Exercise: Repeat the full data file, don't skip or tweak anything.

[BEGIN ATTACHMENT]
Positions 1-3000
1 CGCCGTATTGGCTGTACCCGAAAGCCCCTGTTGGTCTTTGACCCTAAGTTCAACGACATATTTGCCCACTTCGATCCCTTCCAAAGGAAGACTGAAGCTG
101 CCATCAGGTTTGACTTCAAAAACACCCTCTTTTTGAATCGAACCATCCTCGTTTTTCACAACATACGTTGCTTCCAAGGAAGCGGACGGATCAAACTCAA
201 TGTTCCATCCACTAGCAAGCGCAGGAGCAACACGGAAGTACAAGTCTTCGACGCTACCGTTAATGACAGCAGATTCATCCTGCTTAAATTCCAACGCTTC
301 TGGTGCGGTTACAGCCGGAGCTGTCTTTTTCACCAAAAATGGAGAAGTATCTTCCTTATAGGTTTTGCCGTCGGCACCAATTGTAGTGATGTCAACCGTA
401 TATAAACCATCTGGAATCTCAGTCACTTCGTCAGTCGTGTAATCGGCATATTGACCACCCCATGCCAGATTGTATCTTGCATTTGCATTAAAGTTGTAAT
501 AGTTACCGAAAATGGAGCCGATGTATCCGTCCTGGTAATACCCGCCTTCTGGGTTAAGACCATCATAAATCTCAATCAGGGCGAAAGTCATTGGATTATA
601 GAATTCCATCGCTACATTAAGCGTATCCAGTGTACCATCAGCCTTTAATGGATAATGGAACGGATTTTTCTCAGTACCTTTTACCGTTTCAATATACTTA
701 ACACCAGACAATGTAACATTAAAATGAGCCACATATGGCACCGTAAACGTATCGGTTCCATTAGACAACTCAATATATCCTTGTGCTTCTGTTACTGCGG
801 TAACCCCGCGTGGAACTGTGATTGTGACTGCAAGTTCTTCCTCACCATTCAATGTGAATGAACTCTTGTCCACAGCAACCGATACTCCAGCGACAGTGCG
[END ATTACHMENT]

Positions 1-3000
1 CGCCGTATTGGCTGTACCCGAAAGCCCCTGTTGGTCTTTGACCCTAAGTTCAACGACATATTTGCCCACTTCGATCCCTTCCAAAGGAAGACTGAAGCTG
101 CCATCAGGTTTGACTTCAAAAACACCCTCTTTTTGAATCGAACCATCCTCGTTTTTCACAACATACGTTGCTTCCAAGGAAGCGGACGGATCAAACTCAA
201 TGTTCCATCCACTAGCAAGCGCAGGAGCAACACGGAAGTACAAGTCTTCGACGCTACCGTTAATGACAGCAGATTCATCCTGCTTAAATTCCAACGCTTC
301 TGGTGCGGTTACAGCCGGAGCTGTCTTTTTCACCAAAAATGGAGAAGTATCTTCCTTATAGGTTTTGCCGTCGGCACCAATTGTAGTGATGTCAACCGTA
401 TATAAACCATCTGGAATCTCAGTCACTTCGTCAGTCGTGTAATCGGCATATTGACCACCCCATGCCAGATTGTATCTTGCATTTGCATTAAAGTTGTAAT
501 AGTTACCGAAAATGGAGCCGATGTATCCGTCCTGGTAATACCCGCCTTCTGGGTTAAGACCATCATAAATCTCAATCAGGGCGAAAGTCATTGGATTATA
601 GAATTCCATCGCTACATTAAGCGTATCCAGTGTACCATCAGCCTTTAATGGATAATGGAACGGATTTTTCTCAGTACCTTTTACCGTTTCAATATACTTA
701 ACACCAGACAATGTAACATTAAAATGAGCCACATATGGCACCGTAAACGTATCGGTTCCATTAGACAACTCAATATATCCTTGTGCTTCTGTTACTGCGG
801 TAACCCCGCGTGGAACTGTGATTGTGACTGCAAGTTCTTCCTCACCATTCAATGTGAATGAACTCTTGTCCACAGCAACCGATACTCCAGCGACAGTGCG